What could, and probably should (IMHO) be done, is to provide triple-redundant IMU/RCS so that they can control the entry and fly a lifting trajectory.  This would pay off especially well with the biconic/ellipsled entry vehicles and their higher L/D.

there will be a backup RCS/control system on the CEV

Offline yinzer

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Jim - 13/7/2006  5:15 PM

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yinzer - 13/7/2006  7:03 PM

The lofting can be solved - requires either reduced payload or additional upper-stage thrust.  Lockheed explicitly considered both, I'm not sure what Boeing did.  In any event, the current CLV/CEV combo relies on the SM motor during aborts to keep the capsule out of the North Atlantic during winter.

What could, and probably should (IMHO) be done, is to provide triple-redundant IMU/RCS so that they can control the entry and fly a lifting trajectory.  This would pay off especially well with the biconic/ellipsled entry vehicles and their higher L/D.

there will be a backup RCS/control system on the CEV

But not a full-flegded backup RCS/control system.  In the ESAS report, they used the requirement for passive entry to eliminate slender body re-entry vehicles, but then when it turned out that they couldn't guarantee safe re-entry of the capsule, they added the back-up RCS.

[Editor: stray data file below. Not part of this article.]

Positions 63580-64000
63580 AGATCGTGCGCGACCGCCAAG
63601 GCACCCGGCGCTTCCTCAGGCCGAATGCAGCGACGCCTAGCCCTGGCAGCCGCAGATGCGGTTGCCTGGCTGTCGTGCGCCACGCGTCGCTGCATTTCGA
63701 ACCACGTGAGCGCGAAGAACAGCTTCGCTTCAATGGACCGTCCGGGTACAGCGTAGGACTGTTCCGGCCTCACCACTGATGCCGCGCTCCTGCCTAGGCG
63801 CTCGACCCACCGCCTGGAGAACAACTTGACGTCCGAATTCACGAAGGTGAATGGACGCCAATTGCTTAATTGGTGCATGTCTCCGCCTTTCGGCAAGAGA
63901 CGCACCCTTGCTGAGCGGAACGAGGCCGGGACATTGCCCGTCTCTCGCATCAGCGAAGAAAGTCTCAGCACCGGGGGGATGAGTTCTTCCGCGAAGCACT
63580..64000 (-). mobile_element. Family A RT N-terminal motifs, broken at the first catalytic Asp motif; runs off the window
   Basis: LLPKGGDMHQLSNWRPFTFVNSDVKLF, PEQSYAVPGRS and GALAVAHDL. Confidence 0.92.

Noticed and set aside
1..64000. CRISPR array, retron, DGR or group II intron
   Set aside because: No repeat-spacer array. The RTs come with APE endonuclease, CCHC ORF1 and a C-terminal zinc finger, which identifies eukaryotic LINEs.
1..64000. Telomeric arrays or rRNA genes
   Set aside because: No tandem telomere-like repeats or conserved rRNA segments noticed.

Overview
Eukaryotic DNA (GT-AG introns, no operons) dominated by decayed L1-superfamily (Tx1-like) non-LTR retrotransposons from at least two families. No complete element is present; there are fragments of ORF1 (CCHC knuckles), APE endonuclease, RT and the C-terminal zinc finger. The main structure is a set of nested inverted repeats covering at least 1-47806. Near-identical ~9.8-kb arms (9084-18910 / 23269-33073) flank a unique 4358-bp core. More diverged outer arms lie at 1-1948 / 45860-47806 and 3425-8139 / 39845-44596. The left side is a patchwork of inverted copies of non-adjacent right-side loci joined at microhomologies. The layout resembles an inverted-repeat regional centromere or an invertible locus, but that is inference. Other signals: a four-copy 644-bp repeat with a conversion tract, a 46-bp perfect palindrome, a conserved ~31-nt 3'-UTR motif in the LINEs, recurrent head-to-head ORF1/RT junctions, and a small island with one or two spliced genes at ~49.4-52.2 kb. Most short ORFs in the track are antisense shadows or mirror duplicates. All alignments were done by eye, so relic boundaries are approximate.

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Offline Jim

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with its own power supply and controls

Offline Smatcha

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yinzer - 13/7/2006  5:28 PM

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Jim - 13/7/2006  5:15 PM

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yinzer - 13/7/2006  7:03 PM

The lofting can be solved - requires either reduced payload or additional upper-stage thrust.  Lockheed explicitly considered both, I'm not sure what Boeing did.  In any event, the current CLV/CEV combo relies on the SM motor during aborts to keep the capsule out of the North Atlantic during winter.